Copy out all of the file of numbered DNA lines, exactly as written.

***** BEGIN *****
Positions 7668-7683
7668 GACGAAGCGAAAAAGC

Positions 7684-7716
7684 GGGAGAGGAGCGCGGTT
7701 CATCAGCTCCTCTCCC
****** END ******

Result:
Positions 7668-7683
7668 GACGAAGCGAAAAAGC

Positions 7684-7716
7684 GGGAGAGGAGCGCGGTT
7701 CATCAGCTCCTCTCCC